Development is the enemy of Florida, and Steve Rosen is an enemy of development. He came to public attention when snipers were headed to Miami International Airport to slaughter 300 jackrabbits living there. Instead of carnage, Rosen, who clearly is more intelligent than anyone who has anything to do with running the airport, simply paid to have the bunnies wrangled and relocated. Now Rosen is going to court to stop developers statewide from burying alive gopher tortoises, creatures that are nearing a place on the list of threatened species after a 70 percent decline in population since 1910. Developers simply pave over the animals, causing them to slowly suffocate. Florida grants permits to kill the reptiles. Wal-Mart, for one example, built on top of five tortoises, causing Rosen to rhetorically question whether the retail giant couldn't afford to have relocated such a small number of the shelled creatures. After Rosen filed suit, he was quoted as saying, "This is going to be blood and guts. I'm going after them.''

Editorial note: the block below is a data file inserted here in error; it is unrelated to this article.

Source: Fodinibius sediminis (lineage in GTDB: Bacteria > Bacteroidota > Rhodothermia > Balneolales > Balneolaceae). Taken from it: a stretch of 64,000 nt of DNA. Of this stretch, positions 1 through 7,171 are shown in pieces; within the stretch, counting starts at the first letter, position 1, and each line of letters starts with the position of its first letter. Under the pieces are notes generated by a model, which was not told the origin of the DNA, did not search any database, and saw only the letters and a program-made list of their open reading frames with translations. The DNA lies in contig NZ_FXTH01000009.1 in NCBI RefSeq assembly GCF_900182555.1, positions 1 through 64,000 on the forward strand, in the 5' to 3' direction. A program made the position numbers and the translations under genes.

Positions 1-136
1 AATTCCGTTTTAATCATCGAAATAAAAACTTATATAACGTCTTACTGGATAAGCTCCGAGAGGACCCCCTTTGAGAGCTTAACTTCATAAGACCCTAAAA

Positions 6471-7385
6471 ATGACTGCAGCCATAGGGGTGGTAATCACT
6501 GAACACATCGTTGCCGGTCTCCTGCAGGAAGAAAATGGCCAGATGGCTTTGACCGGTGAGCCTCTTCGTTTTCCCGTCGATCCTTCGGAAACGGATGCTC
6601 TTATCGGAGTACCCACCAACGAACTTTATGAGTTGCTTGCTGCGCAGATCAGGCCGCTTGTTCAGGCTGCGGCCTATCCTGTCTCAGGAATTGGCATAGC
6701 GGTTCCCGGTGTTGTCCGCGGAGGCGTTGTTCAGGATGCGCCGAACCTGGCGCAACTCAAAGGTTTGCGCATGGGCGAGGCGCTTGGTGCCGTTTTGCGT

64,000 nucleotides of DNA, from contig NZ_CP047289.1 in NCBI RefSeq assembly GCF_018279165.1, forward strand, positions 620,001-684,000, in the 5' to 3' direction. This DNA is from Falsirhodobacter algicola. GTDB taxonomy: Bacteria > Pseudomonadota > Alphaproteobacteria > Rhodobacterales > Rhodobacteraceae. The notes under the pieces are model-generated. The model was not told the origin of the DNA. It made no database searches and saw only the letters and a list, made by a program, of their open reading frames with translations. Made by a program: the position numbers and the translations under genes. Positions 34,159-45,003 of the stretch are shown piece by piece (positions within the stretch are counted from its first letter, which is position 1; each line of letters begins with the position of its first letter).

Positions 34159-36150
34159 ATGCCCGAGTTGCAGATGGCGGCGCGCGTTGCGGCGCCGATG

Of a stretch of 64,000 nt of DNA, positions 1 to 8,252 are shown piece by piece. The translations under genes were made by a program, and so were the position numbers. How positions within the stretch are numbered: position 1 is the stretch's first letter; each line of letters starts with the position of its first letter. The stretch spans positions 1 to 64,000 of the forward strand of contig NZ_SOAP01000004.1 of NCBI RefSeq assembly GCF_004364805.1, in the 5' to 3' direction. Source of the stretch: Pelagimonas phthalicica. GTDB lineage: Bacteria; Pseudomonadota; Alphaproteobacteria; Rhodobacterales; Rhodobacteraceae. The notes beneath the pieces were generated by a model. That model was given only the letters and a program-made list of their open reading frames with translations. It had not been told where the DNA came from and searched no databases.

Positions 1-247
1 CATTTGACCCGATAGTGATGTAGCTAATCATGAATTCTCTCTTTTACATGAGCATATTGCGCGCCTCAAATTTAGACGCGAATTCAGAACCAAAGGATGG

Let the thrill-seekers roar around in cigarette boats, oblivious to everything but speed and spray. For those who want to see Miami by water but appreciate a glimpse of shy animals and birds as well, the key is to travel slowly and quietly. Miami-Dade County's Eco-Adventure programs offer some fifteen different opportunities to see Miami by canoe. Paddle through shady canals on the Coral Gables waterway tour. Appreciate the moon over Miami on a nighttime canoe trip around the Deering Estate. Watch the sun set over Black Point or Crandon Park. Prices range from $15 to $45 -- the most expensive are trips that require transportation by van, like that down Turner River in the Everglades. The tours are lead by experienced naturalist-guides and are rated according to ability.